"Obviously something like that is a difficult decision for us as an organization," Payton said while announcing the move after Monday night's practice. "Here's a guy that has really been part of our program, certainly since we came here in `06 and well before that. He epitomized the type of player we're looking for. Certainly he's a guy we wish well and will miss."
Stinchcomb came into the season having started 80 straight games, and in that time had become close with the quarterback he protected, Drew Brees.
Brees called Stinchcomb "one of the greatest teammates I've ever had."
"He's a true pro," Brees said. "He's everything you want in a teammate, in a football player, in a man, in a leader ... He's been a mainstay for this team, for this offensive line for a long time, especially during our time here. I've had five great years with him. He'll always be one of my great friends, close friends. I wish him the best and his family. I'm not sure what's next for him but I'll always love that man."
The Saints drafted Stinchcomb out of Georgia in the second round, 37th overall, in 2003. Stinchcomb played in only 10 games with no starts during his first three seasons because of injuries, including a ruptured right patellar tendon that sidelined him for all of 2005. He returned and won the starting job in 2006, which was Payton's first season as coach, and had not missed a start since.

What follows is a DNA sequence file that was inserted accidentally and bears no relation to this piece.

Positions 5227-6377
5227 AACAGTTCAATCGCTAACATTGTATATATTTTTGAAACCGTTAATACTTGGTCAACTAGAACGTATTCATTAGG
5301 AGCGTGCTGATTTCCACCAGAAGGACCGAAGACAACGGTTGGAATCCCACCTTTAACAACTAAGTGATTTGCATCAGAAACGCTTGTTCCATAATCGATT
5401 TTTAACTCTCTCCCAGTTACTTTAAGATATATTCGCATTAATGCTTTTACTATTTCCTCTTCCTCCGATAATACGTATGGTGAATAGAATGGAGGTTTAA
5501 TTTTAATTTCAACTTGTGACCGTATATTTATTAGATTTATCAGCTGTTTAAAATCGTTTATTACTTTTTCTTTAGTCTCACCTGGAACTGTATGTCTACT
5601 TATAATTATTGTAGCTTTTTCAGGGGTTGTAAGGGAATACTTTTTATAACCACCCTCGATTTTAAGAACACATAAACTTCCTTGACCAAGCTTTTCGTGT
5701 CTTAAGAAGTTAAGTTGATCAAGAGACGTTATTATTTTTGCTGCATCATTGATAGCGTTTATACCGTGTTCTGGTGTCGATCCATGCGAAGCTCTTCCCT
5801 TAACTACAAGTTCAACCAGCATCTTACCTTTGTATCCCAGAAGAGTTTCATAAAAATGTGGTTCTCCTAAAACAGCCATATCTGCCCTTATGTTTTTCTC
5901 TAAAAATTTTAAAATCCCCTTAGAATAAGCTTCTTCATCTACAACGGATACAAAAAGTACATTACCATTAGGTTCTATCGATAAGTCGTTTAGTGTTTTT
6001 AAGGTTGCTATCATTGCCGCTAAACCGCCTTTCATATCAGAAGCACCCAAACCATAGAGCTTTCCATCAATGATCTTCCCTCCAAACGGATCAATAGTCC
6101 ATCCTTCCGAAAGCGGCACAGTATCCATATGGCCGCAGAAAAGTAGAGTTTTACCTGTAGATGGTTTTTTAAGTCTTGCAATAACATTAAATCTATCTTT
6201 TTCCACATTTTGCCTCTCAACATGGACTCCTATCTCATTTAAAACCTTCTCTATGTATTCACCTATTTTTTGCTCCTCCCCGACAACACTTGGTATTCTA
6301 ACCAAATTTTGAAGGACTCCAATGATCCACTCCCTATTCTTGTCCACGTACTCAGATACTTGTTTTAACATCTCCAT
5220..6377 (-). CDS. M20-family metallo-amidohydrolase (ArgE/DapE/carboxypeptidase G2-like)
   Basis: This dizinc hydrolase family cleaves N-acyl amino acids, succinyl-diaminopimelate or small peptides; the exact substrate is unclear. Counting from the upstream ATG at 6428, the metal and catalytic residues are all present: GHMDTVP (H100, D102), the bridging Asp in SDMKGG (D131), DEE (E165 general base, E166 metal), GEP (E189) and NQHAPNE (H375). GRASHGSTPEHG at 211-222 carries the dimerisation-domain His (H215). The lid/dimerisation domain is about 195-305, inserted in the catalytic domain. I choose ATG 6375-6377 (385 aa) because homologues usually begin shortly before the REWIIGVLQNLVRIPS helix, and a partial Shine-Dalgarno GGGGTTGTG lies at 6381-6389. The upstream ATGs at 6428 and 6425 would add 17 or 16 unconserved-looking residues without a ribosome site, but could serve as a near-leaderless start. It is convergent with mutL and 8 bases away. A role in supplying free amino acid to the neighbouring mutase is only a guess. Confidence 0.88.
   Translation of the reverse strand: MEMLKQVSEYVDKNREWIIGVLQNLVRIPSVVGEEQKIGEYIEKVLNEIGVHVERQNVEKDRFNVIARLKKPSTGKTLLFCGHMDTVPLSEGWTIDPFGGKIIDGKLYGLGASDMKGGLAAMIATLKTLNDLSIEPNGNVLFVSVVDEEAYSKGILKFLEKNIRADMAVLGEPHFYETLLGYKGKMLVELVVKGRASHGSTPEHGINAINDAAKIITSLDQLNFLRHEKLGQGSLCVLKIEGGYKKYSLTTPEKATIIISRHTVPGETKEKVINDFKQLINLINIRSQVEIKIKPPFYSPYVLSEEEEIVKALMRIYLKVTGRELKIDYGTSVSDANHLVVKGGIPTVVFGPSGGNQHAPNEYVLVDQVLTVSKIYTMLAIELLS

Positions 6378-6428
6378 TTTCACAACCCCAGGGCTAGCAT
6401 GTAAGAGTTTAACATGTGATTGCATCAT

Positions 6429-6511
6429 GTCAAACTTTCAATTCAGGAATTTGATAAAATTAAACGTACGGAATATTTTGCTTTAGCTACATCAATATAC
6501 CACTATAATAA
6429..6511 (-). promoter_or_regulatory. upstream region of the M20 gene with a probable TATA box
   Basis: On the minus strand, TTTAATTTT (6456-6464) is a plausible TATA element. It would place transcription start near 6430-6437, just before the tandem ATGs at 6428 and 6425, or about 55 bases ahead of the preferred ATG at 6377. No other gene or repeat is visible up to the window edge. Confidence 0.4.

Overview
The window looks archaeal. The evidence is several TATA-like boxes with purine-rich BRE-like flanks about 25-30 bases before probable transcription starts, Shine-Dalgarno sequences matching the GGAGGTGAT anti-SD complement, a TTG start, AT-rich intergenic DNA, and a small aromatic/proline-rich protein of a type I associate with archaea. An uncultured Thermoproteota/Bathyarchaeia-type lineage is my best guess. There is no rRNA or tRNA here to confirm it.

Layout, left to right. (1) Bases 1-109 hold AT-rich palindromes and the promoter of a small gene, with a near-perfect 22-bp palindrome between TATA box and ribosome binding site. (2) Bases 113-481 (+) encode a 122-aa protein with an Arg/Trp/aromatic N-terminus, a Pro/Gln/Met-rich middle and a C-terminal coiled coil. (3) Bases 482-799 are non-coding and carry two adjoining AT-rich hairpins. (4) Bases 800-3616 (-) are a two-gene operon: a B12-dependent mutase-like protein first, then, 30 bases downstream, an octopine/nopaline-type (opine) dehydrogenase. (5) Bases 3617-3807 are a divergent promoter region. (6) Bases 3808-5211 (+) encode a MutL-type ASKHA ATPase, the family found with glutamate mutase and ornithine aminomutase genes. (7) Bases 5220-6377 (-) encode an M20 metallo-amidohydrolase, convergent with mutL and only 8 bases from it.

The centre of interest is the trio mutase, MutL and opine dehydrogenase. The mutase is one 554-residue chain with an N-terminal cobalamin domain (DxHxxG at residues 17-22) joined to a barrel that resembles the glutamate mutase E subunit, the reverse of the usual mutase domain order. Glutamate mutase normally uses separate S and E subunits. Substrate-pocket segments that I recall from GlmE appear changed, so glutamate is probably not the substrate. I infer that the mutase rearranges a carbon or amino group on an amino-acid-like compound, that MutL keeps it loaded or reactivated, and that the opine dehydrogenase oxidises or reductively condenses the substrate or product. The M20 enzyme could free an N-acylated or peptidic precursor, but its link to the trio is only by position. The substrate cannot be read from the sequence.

However, he played in pain for much of last season, after which he had surgery to repair a torn left quad muscle. Because of the lockout, he was unable to rehabilitate the injury at Saints headquarters, instead splitting time with the Georgia Bulldogs' training staff and with a private trainer in suburban New Orleans.
He said recently he was looking forward to playing healthy again this season.
That still may happen, but not in New Orleans, where he also has been among the most active players on the team in terms of his charitable work. If he doesn't find work as a lineman, he likely won't have trouble keeping busy. He has long talked of wanting to enroll in medical school after his football career ended.
In the meantime, Brees will have to get used to a new right tackle, with Strief, a five-year veteran out of Northwestern, appearing to have the edge at this time.
Brees referred to Strief as a "renaissance man" on the offensive line because he has played both tackle spots and also is regularly inserted as an eligible tight end.
"We've even thrown a pass to him, although don't bring that up with him," Brees said, referring to a short pass Strief dropped in the end zone last season. "So he's a guy I've got a lot of confidence in. I know he's been biding his time, waiting for his opportunity and I'm excited for him. I'm excited because I know how hard he's worked and he deserves to be in the position he is to fight for that job."
Stinchcomb had three years left on a five-year extension he signed in 2009. He was due about $2.25 million this season.
Although Strief was competing for playing time at the same spot, he said he and Stinchcomb were close.
"It's really bittersweet. It's like somebody coming and telling you that you're getting something you've always wanted but at the detriment to your brother," Strief said.
Copyright 2011 by The Associated Press